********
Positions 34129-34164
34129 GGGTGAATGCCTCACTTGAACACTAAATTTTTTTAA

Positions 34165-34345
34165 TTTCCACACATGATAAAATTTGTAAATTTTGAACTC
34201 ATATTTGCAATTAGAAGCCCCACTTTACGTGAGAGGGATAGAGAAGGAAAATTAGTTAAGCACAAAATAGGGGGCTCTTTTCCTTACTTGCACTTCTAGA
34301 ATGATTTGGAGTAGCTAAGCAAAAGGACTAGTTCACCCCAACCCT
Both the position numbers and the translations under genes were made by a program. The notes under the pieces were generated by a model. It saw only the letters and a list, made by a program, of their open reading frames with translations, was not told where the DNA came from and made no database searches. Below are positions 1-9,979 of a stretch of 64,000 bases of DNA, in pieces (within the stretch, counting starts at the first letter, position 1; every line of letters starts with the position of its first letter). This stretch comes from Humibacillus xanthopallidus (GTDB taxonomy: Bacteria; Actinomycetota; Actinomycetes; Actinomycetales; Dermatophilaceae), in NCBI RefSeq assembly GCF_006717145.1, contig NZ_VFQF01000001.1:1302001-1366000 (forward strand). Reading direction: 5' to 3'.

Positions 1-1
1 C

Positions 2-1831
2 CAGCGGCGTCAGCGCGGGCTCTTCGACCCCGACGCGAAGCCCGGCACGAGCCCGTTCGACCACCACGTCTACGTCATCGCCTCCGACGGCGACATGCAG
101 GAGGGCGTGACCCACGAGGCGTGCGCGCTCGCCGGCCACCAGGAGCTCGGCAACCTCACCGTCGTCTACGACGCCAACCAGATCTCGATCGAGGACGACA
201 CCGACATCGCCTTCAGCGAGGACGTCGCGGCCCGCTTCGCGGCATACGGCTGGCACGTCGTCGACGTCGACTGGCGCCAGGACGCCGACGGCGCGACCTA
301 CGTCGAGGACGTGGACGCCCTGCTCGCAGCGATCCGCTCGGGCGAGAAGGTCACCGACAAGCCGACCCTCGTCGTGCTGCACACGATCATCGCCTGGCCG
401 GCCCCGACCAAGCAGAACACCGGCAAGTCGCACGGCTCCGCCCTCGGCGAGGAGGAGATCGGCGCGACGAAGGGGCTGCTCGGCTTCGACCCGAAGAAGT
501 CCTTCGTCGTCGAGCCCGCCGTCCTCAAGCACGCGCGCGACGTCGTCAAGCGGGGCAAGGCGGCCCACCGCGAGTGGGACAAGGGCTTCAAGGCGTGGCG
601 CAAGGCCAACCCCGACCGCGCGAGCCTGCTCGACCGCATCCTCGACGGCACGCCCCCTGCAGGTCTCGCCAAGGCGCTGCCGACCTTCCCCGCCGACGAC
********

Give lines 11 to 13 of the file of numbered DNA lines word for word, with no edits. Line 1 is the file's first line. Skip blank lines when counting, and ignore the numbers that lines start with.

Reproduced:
2 CAGCGGCGTCAGCGCGGGCTCTTCGACCCCGACGCGAAGCCCGGCACGAGCCCGTTCGACCACCACGTCTACGTCATCGCCTCCGACGGCGACATGCAG
101 GAGGGCGTGACCCACGAGGCGTGCGCGCTCGCCGGCCACCAGGAGCTCGGCAACCTCACCGTCGTCTACGACGCCAACCAGATCTCGATCGAGGACGACA
201 CCGACATCGCCTTCAGCGAGGACGTCGCGGCCCGCTTCGCGGCATACGGCTGGCACGTCGTCGACGTCGACTGGCGCCAGGACGCCGACGGCGCGACCTA